13. Elissa says:

    The intercostals may be small, but as you described (and your friend discovered first-hand), they do play such an important role in our livelihood and well-being! Like any other muscle, they need to be strengthened and lengthened to maintain their ability to contract and expand and to respond to the rigors of daily living and breathing; and of course, withstand the occasional coughing/sneezing marathon episode. Thank you for the great blog along with the list of YTU exercises to help us get these muscles supple, strong and responsive!

  14. Judy Swens says:

    I enjoy how this blog explained how there are 2 types of intercostals INTERNAL and EXTERNAL… the internal intercostals help with exhaling air from the lungs bringing ribs towards the back body and preventing them from sticking out as well as decreasing the thoracic cavity space. Then the external intercostals help on the inhalation, drawing the ribs outward and creating more space in the thoracic cavity for oxygen. I will attempt to add this anatomy understanding into my pranayama excercizes and possibly also into teaching Tubular Core. Thanks for the details!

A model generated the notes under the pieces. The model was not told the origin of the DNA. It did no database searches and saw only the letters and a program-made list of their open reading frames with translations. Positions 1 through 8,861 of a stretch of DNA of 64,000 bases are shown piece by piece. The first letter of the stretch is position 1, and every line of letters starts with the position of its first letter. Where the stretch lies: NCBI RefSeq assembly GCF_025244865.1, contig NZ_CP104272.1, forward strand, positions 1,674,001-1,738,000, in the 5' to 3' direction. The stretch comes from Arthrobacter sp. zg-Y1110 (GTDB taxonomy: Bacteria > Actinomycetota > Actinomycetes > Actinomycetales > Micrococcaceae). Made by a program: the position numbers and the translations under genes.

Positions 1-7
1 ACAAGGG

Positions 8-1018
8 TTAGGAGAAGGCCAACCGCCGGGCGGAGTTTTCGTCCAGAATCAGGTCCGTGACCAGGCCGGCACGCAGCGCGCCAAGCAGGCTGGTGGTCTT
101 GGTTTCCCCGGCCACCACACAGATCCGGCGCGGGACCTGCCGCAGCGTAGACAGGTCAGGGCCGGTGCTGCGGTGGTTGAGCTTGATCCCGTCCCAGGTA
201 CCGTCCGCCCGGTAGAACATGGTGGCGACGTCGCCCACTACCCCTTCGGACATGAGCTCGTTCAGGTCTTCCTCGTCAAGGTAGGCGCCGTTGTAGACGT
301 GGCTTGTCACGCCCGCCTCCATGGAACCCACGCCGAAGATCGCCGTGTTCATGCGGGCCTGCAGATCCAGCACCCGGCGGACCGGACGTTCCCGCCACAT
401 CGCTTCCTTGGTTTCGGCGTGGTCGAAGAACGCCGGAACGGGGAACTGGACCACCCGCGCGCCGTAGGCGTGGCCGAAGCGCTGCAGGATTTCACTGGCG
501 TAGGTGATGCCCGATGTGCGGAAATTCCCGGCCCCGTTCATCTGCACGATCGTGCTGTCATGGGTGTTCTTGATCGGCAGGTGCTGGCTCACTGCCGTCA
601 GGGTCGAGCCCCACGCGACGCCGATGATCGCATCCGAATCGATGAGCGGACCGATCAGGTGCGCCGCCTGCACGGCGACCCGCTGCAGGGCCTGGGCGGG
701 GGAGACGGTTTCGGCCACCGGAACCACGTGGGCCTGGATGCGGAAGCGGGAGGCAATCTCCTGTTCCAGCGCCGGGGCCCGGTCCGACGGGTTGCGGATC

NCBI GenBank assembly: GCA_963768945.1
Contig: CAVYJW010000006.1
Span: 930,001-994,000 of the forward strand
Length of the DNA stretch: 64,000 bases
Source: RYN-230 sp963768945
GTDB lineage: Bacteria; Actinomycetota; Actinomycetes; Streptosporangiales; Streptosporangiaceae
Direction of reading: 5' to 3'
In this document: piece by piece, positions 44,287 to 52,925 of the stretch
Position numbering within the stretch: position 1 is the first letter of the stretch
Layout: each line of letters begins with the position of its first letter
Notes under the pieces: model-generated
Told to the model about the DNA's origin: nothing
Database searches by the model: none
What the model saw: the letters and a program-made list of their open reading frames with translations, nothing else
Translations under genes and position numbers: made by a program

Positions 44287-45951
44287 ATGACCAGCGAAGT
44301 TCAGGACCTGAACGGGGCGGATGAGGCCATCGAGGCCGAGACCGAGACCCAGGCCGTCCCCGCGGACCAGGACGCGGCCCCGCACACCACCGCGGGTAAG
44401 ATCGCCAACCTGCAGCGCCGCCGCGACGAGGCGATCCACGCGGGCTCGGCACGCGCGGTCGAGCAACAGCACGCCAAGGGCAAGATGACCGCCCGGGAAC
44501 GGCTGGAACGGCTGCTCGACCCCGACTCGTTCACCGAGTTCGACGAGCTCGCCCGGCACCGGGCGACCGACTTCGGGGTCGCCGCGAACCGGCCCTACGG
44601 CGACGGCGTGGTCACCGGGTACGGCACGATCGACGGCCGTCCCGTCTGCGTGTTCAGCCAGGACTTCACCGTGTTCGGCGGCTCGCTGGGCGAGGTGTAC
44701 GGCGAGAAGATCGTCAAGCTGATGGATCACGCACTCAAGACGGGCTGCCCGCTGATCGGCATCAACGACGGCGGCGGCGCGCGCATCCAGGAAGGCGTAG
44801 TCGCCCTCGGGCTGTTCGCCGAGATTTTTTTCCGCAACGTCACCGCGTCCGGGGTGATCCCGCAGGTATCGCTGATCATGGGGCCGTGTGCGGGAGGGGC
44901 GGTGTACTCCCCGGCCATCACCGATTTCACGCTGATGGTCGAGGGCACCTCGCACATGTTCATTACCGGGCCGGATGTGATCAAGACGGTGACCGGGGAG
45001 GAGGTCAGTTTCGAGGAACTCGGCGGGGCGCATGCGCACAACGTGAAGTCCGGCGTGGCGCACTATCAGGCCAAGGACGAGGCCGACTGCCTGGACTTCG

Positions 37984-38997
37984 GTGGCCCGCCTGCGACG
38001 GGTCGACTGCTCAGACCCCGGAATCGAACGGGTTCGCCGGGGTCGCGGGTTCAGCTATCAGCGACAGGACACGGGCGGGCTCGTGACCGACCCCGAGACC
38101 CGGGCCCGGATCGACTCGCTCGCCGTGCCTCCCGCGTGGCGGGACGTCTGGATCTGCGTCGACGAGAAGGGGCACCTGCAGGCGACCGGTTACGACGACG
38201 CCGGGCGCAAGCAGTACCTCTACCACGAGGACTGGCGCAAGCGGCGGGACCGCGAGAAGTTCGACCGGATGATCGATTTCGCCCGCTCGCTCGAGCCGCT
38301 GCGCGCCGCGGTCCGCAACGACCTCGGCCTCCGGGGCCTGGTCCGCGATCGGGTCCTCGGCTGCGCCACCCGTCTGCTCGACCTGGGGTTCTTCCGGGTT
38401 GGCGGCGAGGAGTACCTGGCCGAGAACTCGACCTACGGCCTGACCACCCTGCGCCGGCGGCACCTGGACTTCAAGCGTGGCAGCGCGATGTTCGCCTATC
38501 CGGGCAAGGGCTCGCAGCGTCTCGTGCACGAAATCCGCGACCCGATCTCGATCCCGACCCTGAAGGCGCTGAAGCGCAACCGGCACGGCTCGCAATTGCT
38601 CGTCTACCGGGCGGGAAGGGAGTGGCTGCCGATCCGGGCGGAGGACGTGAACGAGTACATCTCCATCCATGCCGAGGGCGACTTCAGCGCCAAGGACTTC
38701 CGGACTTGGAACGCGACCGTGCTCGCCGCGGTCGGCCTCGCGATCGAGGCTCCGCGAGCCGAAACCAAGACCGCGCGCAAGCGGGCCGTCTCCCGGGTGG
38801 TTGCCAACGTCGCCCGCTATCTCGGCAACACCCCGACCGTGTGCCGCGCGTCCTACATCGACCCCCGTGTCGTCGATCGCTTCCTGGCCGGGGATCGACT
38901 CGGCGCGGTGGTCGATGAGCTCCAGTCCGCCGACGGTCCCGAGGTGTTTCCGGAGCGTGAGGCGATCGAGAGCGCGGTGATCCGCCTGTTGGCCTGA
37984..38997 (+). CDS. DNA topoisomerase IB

15. Jenn says:

    I had pneumonia two years ago and my breathing has been compromised since.
    I notice a remarkable difference when I practice with the YTU balls, in particular through the thoracic ribs.
    I will try the tadasana strengtheners and follow up with Parighasana and YTU ball massage through the thoracic spine.

  16. Amanda Joyce says:

    Oh, the intercostals! I’ve helped a client recover from the same injury your manfriend did and I wish I had known then (pre YTU training) what I know now. These strength and stretch exercises are so valuable!